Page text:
This is why dialogue between the ITER component designers and the remote handling systems engineers is so important. JET taught us an important lesson: components have to be designed so that they can be remotely handled. It is a matter of design process discipline as well as of attitude. Together with the ITER Remote Maintenance Management System, the ITER Remote Handling Code of Practice, which Alessandro and his team have just completed, sets the background and establishes the rules for such a dialogue. Both documents "... give the essence of what remote handling is, what it can do and how it can do it." They also provide the designers with a tool and a set of data sheets to help design the components in a "remote handling-friendly" way.
"What we have to instill in the designers' minds here at ITER and in the Domestic Agencies is component design simplicity," says Alessandro. "The simpler the component, the simpler the related remote handling equipment and operations. Simplicity provides a guarantee of reliability, which in turn gives you an acceptable machine availability factor."
ITER will be "one of the most complicated machines ever built" and a nuclear installation at that. "This means we are not allowed to make mistakes," says Alessandro. But the Leader of the Remote Handling Section has no fear: "ITER remote handling," he assures, "will work like clockwork."
Tony Donné has great experience working on ITER diagnostics. After a PhD in nuclear physics, Tony Donné headed work on the Rijnhuizen TORTUR Tokamak, and lead the diagnostics group of the Rijnhuizen Tokamak Project and the Rijnhuizen collaboration in the TEXTOR Tokamak in Jülich, Germany. He coordinated the European work on microwave and far-infrared diagnostics for ITER during the ITER Engineering Design Activity, was appointed chairman of the ITER Expert Working Group on Diagnostics in 1999 and chaired the ITPA Topical Group on Diagnostics from 2001 to July 2008. Since 2008, Tony Donné chairs the EFDA Diagnostics Topical Group.
The focus of the fusion physics department of Rijnhuizen will be twofold: plasma-surface interactions with Magnum-PSI as the central experimental device, and active control of magnetohydrodynamic modes in burning plasmas with experimental work focused on ASDEX-UG and JET. Both experimental lines will be accompanied by a dedicated effort in the field of theory and modelling.
In the summer, under a bright blue canopy, the Valensole Plateau epitomizes Haute-Provence. Dotted with small farmhouses and dry stone cabins, the lavender fields and almond-tree plantations sprawl as far as the eye can see. In the winter, when fields are bare and storms gather over the plateau, it feels more like Tibet or the Bolivian Altiplano. Rising high over the horizon to the north, the snow-capped foothills of the Alps remind the visitor of the Andes or the Himalayas.
Despite a recent drop in production and fierce competition from places such as China, Romania or Bulgaria, lavender (and its hybrid lavandin) is what Valensole is all about: the better part of the 10,000 hectares of lavender in the Alpes-de-Haute-Provence département are grown here.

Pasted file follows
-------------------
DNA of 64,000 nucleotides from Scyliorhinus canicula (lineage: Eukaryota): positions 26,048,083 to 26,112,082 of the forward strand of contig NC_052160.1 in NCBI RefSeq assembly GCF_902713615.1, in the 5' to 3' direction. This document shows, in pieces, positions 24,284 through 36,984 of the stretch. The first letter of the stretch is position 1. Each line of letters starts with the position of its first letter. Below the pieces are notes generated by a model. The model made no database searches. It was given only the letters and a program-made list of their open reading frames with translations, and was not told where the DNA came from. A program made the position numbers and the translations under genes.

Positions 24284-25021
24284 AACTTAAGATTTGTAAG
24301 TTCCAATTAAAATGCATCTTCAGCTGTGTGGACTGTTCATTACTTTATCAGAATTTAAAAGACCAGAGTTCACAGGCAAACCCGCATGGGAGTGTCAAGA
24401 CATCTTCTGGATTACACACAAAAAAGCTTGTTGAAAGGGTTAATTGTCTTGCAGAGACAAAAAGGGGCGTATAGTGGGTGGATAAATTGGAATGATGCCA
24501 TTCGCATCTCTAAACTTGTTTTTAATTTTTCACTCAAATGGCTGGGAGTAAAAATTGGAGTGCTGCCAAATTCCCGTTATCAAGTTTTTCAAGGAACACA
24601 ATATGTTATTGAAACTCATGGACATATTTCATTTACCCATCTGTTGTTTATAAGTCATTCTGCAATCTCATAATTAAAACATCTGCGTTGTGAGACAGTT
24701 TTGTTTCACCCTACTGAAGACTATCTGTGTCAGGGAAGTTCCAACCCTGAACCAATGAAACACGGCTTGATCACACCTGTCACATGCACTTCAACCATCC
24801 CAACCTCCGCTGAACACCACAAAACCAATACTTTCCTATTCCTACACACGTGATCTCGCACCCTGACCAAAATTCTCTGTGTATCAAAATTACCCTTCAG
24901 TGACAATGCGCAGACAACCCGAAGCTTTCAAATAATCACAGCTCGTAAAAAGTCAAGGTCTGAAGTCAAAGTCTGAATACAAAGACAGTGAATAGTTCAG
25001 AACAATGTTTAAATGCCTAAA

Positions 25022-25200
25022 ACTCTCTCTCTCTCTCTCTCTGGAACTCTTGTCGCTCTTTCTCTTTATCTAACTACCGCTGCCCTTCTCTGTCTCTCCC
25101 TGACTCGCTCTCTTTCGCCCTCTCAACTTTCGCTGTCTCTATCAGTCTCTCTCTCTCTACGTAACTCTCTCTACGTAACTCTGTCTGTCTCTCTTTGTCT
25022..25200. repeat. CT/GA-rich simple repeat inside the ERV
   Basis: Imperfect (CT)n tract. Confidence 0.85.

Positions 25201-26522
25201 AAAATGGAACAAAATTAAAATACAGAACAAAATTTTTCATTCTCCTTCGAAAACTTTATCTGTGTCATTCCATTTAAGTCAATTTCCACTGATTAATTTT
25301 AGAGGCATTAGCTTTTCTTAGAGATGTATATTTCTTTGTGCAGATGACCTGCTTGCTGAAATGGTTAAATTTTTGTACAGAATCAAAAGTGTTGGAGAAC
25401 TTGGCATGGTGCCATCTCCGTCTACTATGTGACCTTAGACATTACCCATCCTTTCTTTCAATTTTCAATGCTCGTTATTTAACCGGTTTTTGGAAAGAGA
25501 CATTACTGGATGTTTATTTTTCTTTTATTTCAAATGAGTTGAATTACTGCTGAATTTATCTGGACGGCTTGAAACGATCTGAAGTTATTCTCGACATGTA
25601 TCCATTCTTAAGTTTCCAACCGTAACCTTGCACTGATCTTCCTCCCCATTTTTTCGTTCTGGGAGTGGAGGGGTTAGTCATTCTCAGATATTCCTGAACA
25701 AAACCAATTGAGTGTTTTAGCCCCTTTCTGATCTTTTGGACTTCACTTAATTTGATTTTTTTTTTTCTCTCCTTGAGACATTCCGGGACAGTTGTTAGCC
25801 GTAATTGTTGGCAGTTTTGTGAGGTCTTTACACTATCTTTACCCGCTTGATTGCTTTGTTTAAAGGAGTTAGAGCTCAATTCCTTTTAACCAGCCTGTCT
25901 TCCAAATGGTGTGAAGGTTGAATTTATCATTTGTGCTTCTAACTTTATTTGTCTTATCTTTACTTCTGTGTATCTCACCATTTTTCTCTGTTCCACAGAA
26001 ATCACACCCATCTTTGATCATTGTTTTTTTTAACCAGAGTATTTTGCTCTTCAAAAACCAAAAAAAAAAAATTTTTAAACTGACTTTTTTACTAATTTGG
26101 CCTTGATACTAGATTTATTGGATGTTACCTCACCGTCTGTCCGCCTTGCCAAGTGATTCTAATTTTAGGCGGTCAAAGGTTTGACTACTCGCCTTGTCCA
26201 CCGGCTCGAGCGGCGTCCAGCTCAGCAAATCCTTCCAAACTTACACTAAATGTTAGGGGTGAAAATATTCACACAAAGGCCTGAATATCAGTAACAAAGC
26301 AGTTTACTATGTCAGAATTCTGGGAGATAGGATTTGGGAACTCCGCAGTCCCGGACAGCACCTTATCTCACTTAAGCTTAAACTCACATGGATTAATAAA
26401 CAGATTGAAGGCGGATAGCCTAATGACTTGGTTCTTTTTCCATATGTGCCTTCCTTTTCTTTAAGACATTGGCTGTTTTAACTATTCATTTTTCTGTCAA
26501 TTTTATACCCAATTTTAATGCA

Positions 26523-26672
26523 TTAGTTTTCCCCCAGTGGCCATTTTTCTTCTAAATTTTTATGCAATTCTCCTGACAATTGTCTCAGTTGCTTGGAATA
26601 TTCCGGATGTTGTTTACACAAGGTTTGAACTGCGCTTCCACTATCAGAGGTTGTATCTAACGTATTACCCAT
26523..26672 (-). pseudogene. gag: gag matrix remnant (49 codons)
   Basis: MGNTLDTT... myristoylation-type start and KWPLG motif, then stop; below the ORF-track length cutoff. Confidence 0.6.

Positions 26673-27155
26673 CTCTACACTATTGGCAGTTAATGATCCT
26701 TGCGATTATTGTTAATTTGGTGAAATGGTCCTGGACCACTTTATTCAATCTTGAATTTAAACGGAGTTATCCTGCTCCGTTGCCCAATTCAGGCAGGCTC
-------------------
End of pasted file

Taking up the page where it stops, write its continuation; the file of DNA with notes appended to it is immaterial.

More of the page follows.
Lavender, whose name derives from the Latin lavere meaning "to clean," has been used since the earliest time to cleanse and disinfect. The perfume and detergent industry are now the main outlets for the essence, which one extracts from the lavender plant through a distillation process. Depending on location and plant variety, yields vary from 15 to 60 kilos per hectare. Like wine, cheese or olive oil, the finest lavender essences have been granted the Appellation d'Origine Contrôlée label (AOC, or Controlled Term of Origin).
Every household in Provence stores a small vial of lavender essence that is used to treat sores, cuts, burns and insect bites. There may be some, also, in other places very far from Provence: in the early hours of 1 July 1965—in what was to become one of the most famous UFO "Close Encounters of the Third Kind" in Europe—two small creatures were reportedly seen picking lavender plants next to their diminutive spacecraft.
United Way is a national network of nearly 1,300 local organizations that work to advance the common good by focusing on education, income and health. Common focus areas include helping children and youth achieve their potential, promoting financial stability and independence, and improving people's health.
U.S. ITER staff members prepared the seven luxury baskets that were raffled to lucky winners during the luncheon. The baskets had themes like "Love Is in the Air" and "International Date Basket," and included items such as a night's stay at a downtown Knoxville hotel, gift cards for area restaurants, and a selection of home-canned fruits and vegetables. Basket coordinators were Allison Moe, Robyn Rose, Sherry Rowley, Loretta Simpson, and Kirby Wilcher.